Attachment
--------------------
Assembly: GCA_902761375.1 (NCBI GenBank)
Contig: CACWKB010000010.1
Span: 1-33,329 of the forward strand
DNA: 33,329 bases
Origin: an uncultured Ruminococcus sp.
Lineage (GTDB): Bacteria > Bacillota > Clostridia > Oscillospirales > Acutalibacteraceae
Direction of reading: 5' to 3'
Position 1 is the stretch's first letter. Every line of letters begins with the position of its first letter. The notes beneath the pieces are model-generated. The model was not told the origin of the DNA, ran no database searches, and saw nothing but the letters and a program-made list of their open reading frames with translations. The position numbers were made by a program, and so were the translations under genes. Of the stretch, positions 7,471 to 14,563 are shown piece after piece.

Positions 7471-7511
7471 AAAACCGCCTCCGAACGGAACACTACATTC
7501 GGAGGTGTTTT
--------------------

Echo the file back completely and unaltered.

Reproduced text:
Assembly: GCA_902761375.1 (NCBI GenBank)
Contig: CACWKB010000010.1
Span: 1-33,329 of the forward strand
DNA: 33,329 bases
Origin: an uncultured Ruminococcus sp.
Lineage (GTDB): Bacteria > Bacillota > Clostridia > Oscillospirales > Acutalibacteraceae
Direction of reading: 5' to 3'
Position 1 is the stretch's first letter. Every line of letters begins with the position of its first letter. The notes beneath the pieces are model-generated. The model was not told the origin of the DNA, ran no database searches, and saw nothing but the letters and a program-made list of their open reading frames with translations. The position numbers were made by a program, and so were the translations under genes. Of the stretch, positions 7,471 to 14,563 are shown piece after piece.

Positions 7471-7511
7471 AAAACCGCCTCCGAACGGAACACTACATTC
7501 GGAGGTGTTTT